It took me a couple years to get around to activating this four point peak because I was not sure of how to reach it. It is most of the way west on the island, but but closer to Nicosia than many of the sites further south because it can be reached via the A9/B9 highway that runs just south of the green zone rather than by driving around the entire of the island on the coastal highway.
Topomaps is your friend for this one rather than anything I’ve seen from aerial photography like GoogleMaps. There are two ways of coming at the peak, leaving the highway at A (35.111380N, 32.703503W) or Z (35.101873N, 32.685073W).
Since I was coming from the east, I encountered A first. It comes up suddenly since the slope on both sides of the road is very steep up to that point. As the road climbs, it turns a corner and at that corner there is a pull off with a sign for Syrmeni, a non-SOTA peak, on one side. The pull off would be a great place to park or to have a snack before embarking on dirt road A.
After this point, the highway dips down. The path from A to the summit (blue route) is a lot shorter (about 8 km) than from Z to the summit (red route, about 15 km), but Z may be a more gradual slope. I checked both of them out because when I first looked at A, I noticed a Do Not Enter sign to the side of the road. I thought perhaps the roads were a loop with traffic in one direction, but entrance Z has the same sign. I will add anecdotally that when I got to entrance Z, a bunch of people drove from that road towards the highway, and they were in an ordinary private pickup truck, so I am not sure how much those Do Not Enter signs are enforced. I will say that it would be long hike if one did not take a vehicle, but it could be done from entrance A if you started early enough.
I entered at entrance A and the road itself was in good shape, but narrow and with no sort of guard rail. There are a few places where it would be possible for cars to pass each other, but most places it would not be a good idea.
Whichever path you take A or Z, the final path to the summit is the same. There are two choices: either the yellow path or the brown path. The yellow path comes off the main dirt road at a very sharp angle and follows a steeper but shorter path towards the summit. This road is in good shape. There is a wide area in the road near the start of the brown path and the brown path is overgrown and looks like it has not been used in a while. Nonetheless, it is easy to follow the remnants of wheel ruts and an off road vehicle could attempt this route if it didn’t mind being buffeted by brush from below and tree limbs to each side. This path has a bit of up and down and the first hill that you come to is bald, flat, and nearly as high as the summit. I am not sure it’s in the activation zone, and it’s not too much further to the summit, so I would recommend pushing on.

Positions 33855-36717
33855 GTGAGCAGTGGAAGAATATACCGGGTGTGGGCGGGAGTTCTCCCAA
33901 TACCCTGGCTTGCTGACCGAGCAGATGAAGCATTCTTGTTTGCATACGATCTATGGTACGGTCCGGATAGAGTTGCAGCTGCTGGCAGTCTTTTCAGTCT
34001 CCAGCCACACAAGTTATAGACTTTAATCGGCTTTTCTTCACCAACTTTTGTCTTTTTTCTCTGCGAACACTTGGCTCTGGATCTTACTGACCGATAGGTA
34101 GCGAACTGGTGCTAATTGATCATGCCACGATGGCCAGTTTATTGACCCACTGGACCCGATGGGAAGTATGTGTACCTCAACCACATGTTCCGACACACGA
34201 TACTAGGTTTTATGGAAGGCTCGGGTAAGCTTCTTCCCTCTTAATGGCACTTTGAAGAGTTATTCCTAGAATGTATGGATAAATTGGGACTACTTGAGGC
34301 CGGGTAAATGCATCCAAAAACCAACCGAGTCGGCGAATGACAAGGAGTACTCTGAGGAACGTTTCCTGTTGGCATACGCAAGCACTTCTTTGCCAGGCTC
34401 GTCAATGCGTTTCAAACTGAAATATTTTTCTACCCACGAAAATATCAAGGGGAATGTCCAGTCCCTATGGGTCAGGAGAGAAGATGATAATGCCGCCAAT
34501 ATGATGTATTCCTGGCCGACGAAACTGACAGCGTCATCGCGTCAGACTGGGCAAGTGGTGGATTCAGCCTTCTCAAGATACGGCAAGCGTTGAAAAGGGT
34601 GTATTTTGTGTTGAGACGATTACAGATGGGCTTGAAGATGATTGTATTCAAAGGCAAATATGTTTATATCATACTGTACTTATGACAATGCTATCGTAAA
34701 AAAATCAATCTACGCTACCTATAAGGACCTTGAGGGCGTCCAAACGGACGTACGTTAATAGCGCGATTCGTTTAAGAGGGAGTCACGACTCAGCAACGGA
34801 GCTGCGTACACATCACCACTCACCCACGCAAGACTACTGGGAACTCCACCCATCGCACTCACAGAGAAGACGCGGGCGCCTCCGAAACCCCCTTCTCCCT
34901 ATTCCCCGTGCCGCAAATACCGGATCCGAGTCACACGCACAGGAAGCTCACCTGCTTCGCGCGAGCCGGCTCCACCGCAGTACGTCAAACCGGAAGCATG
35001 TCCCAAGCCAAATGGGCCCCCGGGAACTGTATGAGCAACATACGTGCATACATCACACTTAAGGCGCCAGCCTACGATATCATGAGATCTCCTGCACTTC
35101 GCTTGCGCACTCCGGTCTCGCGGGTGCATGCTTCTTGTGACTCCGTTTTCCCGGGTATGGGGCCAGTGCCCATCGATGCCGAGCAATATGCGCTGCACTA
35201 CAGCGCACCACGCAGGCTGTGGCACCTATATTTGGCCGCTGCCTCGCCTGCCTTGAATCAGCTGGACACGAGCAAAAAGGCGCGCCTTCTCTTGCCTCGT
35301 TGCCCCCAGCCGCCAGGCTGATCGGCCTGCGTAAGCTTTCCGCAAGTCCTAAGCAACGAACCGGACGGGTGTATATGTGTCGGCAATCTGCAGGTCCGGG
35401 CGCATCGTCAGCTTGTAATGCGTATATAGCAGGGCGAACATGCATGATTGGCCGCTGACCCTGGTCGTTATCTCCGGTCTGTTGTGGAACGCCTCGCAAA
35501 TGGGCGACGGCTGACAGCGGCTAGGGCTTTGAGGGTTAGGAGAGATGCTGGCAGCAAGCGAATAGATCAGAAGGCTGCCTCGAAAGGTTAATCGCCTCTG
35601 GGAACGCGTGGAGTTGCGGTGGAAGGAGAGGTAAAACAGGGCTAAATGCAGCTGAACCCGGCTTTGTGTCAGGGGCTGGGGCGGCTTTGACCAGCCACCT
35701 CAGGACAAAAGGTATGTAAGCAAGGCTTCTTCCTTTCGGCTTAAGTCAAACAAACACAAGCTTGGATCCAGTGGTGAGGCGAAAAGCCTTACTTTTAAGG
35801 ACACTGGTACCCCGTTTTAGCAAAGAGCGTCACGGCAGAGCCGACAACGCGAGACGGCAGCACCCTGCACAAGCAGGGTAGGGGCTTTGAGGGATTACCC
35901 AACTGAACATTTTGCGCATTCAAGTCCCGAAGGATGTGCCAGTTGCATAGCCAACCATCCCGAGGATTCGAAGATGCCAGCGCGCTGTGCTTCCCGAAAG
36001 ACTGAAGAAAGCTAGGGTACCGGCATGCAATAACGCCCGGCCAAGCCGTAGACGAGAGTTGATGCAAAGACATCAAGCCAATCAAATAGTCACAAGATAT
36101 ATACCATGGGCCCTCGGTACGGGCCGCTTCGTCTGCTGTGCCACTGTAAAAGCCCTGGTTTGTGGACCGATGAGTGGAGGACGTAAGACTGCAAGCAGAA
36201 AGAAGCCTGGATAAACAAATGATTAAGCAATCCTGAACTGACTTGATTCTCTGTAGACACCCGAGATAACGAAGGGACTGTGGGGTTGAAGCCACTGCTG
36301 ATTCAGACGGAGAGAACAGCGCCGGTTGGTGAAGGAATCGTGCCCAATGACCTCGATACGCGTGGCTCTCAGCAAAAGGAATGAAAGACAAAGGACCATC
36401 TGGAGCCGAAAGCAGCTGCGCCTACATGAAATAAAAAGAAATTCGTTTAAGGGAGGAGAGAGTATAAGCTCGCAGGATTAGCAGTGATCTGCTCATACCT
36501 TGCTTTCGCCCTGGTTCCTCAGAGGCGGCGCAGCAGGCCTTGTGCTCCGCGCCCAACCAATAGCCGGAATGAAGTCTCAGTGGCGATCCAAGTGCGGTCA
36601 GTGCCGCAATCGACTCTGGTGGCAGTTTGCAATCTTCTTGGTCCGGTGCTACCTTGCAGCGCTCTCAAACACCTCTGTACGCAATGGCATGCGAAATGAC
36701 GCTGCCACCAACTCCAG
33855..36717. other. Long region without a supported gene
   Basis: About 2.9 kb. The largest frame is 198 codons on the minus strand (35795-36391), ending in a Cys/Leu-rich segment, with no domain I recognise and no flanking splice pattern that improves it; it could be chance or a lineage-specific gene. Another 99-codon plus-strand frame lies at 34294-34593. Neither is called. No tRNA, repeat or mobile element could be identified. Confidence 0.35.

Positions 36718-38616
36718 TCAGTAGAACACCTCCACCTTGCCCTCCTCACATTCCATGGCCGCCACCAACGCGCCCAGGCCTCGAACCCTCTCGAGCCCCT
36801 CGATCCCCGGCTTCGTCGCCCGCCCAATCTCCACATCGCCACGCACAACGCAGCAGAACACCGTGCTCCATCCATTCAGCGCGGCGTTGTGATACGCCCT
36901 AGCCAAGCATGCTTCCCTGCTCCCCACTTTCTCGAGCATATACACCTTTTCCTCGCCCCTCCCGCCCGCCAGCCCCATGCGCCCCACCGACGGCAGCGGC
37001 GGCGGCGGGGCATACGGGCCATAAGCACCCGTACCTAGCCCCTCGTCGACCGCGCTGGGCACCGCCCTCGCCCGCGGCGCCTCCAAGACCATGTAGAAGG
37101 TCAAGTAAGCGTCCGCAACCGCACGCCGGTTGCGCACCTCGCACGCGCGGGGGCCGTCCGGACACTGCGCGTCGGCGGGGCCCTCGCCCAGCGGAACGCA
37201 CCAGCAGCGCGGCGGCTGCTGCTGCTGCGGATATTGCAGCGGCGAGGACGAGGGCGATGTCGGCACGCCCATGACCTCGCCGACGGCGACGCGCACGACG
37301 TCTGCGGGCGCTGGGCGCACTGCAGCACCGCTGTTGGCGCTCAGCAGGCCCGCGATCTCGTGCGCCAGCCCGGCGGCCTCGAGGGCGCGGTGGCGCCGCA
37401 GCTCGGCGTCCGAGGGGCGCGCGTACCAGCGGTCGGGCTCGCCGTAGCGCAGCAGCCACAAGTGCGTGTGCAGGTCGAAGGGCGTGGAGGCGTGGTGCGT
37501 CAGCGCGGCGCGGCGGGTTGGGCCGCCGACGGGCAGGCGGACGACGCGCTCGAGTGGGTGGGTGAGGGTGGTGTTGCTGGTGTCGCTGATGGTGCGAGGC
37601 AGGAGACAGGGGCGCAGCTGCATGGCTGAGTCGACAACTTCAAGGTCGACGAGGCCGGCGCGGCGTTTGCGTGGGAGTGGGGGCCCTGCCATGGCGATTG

The yellow and brown paths make a loop at the base of the summit and another path takes off towards the north at that junction. I did not explore that way further, but it looked like it was in good condition. Standing at the junction, the summit is small hill with another ten or fifteen meter height. You can get the best look at the summit from the North, but I recommend scaling it from the south. There were a lot of slippery pine needles, so I found a climbing pole helpful.
I am happy to report that there are some antenna-friendly pine trees at the summit and they did a great job holding up my end-fed antenna, so you do not led to lug a mast or other self-supporting antenna. There was a bit of noise on HF despite the remote location, more pronounced on 10m. I worked 26 stations, six of them on 10m (Romania, Czechia, Slovenia, Germany, Ukraine, and Norway). Of these, I was particularly happy to reach LA9XGA/P for my first summit-to-summit on 10m operating from Cyprus. The 10m contacts sounded very strong and my guess is that this was some June sporadic E activity.